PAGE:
I was traveling last weekend and failed to post a Six on Saturday, so this week I’ll start with a plant that bloomed on the day we left town. Everything else is current.
The last fortnight has been hot and dry. According to the min-max thermometer on our shaded screen porch, the high temperature while we were away was 98.5 F (36.9 C), and I think most days were well above 90 F (32.2 C). A kind friend watered our vegetables, but the rest of the garden was starting to look either wilted or crispy. In the past 36 hours, we finally got some rain, in the form of two brief thunder storms that dropped about 3/4″ (2 cm), so I won’t need to run around with a watering can today.
1. Lycoris longituba (white surprise lily)
Lycoris is an Asian genus of the Amaryllidaceae, and these long-lived bulbs have been a cherished part of southeastern gardens since the red-flowered L. radiata arrived on a ship that docked at New Bern, North Carolina in 1854. All Lycoris bloom in late summer to autumn on leafless inflorescences that spring up and flower in just a few days–hence their common name, surprise lily. In my garden, the heirloom variety of L. radiata is the last to bloom, and L. longituba is the first. I photographed these on July 14, just before leaving for the airport.
Lycoris plants produce their leaves either in late autumn or early spring and go dormant in late spring. L. longituba is one of spring foliage types, which tend to be hardier than the species that produce leaves on late September or October. In this climate it is a little precocious, and often starts growing when we have a few warm days in January.
Incidentally, the variegated foliage behind the L. longituba flowers is a hardy ginger, Zingiber mioga ‘Nakafu’
2. Lycoris squamigera (surprise lily, naked ladies)
L. squamigera is the most commonly cultivated member of the genus, and it is probably better suited to a slightly cooler climate than we have in North Carolina. It is a sterile natural hybrid of uncertain origin, although L. longituba may be one of the parents. In my garden, it blooms a week or two after L. longituba.
L. squamigera is often mistaken for Amaryllis belladona which also shares the common name “naked lady,” but the two plants have very different requirements. L. squamigera wants cold winters and hot summers, while A. belladonna requires a Mediterranean climate with cool winter rain and temperatures above freezing.
3. Boophone disticha
I didn’t really expect this plant to bloom for a few more years, so I was pleasantly surprised to find buds when I arrived home last Sunday.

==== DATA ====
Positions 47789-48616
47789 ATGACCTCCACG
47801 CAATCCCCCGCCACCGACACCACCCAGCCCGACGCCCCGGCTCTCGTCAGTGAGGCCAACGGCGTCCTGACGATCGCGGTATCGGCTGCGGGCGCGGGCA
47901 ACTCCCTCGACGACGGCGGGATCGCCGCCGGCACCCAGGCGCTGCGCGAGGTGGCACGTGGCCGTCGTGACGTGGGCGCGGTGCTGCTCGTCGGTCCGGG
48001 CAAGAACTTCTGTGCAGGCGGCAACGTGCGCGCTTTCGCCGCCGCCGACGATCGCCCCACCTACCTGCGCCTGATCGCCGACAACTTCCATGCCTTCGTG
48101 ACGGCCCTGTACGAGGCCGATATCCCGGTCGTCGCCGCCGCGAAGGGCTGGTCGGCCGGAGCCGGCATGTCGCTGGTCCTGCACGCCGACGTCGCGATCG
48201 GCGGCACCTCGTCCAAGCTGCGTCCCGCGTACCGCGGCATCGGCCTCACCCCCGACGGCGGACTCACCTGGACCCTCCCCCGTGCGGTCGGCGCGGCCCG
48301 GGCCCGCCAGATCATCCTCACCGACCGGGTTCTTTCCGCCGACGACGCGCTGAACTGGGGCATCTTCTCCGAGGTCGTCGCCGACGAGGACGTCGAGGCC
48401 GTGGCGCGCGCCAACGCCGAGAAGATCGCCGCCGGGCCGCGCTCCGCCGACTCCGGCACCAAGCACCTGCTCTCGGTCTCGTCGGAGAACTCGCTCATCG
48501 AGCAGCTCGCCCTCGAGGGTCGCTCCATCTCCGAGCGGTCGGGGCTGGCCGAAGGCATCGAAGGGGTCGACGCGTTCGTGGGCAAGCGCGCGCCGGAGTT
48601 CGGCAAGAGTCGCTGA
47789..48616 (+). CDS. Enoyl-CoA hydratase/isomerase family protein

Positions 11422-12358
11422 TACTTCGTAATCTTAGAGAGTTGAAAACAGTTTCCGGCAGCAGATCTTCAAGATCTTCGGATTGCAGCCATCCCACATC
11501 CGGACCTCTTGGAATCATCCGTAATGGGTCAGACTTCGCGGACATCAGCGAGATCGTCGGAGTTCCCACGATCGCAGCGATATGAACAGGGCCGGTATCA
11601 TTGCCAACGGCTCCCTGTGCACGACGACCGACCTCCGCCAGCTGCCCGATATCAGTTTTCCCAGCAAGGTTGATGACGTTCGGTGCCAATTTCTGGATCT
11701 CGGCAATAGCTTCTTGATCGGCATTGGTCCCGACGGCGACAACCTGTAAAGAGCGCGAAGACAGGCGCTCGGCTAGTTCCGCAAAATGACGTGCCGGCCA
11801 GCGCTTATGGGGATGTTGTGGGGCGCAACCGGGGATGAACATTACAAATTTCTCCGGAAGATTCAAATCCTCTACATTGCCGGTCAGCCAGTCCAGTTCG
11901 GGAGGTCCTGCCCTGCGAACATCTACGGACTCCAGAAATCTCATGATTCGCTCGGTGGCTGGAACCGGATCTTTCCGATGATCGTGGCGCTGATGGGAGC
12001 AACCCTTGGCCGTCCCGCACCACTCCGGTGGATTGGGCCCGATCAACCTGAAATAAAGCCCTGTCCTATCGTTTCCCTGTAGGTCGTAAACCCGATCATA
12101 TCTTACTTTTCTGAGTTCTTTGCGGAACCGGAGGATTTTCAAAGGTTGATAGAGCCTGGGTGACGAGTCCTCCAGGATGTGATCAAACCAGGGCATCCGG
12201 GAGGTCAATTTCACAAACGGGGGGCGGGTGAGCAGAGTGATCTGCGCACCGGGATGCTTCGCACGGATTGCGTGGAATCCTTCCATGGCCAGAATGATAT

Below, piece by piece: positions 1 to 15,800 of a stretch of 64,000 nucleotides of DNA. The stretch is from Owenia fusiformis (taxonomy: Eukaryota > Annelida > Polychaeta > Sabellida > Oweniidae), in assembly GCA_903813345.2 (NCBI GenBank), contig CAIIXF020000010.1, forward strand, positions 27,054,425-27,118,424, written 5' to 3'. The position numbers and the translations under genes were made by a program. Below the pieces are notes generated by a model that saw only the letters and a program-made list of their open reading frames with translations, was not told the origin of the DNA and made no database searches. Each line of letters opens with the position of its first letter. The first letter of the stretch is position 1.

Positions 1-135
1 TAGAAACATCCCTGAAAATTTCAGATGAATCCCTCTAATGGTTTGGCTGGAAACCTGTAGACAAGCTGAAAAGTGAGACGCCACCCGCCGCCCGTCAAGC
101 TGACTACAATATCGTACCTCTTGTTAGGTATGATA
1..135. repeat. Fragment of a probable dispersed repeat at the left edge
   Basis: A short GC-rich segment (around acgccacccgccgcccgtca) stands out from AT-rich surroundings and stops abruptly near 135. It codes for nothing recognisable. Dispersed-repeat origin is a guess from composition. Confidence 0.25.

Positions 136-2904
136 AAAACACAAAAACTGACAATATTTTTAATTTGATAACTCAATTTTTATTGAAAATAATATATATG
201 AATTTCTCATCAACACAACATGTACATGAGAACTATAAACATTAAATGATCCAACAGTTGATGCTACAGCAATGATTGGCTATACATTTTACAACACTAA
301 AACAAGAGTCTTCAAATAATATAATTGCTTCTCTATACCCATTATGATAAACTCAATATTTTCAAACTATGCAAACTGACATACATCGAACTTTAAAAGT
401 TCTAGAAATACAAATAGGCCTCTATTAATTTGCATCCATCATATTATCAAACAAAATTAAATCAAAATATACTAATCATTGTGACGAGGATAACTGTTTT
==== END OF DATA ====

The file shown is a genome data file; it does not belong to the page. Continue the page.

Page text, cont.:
B. disticha is a South African member of the Amaryllidaceae. The large conical bulbs grow almost entirely above ground but are protected by highly toxic sap. This plant came to me as a small seedling in 2013, and the bulb is currently about 2.5 inches (6.4 cm) diameter. With care, it could ultimately grow to about three times that size and outlive me.
B. disticha grows in both summer- and winter-rainfall regions of South Africa. My two plants usually go dormant in early spring and then start growing again in July or August.
4. Musa velutina (pink banana)
I have been growing this ornamental banana in my garden for fourteen years. It freezes to the ground each winter, but our summers are long enough for the new growths to bloom and produce bunches of little pink bananas. When fully ripe, the bananas peel themselves, but most years the first frost arrives before they get to that stage. They’re edible, sort of, but so full of seeds that it is hardly worth the effort. Here you can see how the inflorescence produces successive clusters of yellow flower buds protected by hot pink bracts that peel back when the flowers are ready to open. A banana forms at the base of each flower as it fades, so the oldest fruit are at the bottom of the inflorescence and youngest are at the top.
Ruby-throated hummingbirds often visit the fresh flowers, and on several occasions I have seen them bathing in little puddles of rainwater collected on top of a leaf.
5. Narceus sp. (Narceus americanus/annularis complex, American giant millipede)
After the rain, this morning is cool (75 F, 24 C), grey, and damp. Just the weather that a big millipede enjoys. This fellow was climbing the wall beside our front door. There are two closely related and ill-defined species in eastern North America. They aren’t as big as some millipedes I have seen in the tropics, but they are still impressively larger than the tiny millipedes that swarm through the leaf litter.
Its legs tickle.
6. Phaseolus vulgaris (yin yang bean)
We call these beans orca eggs, because they are colored like miniature killer whales. I managed to ruin last-years crop by storing them in a plastic bag before they were fully dry. This year, I’ll be more careful and keep them in a paper bag when they have thoroughly dried.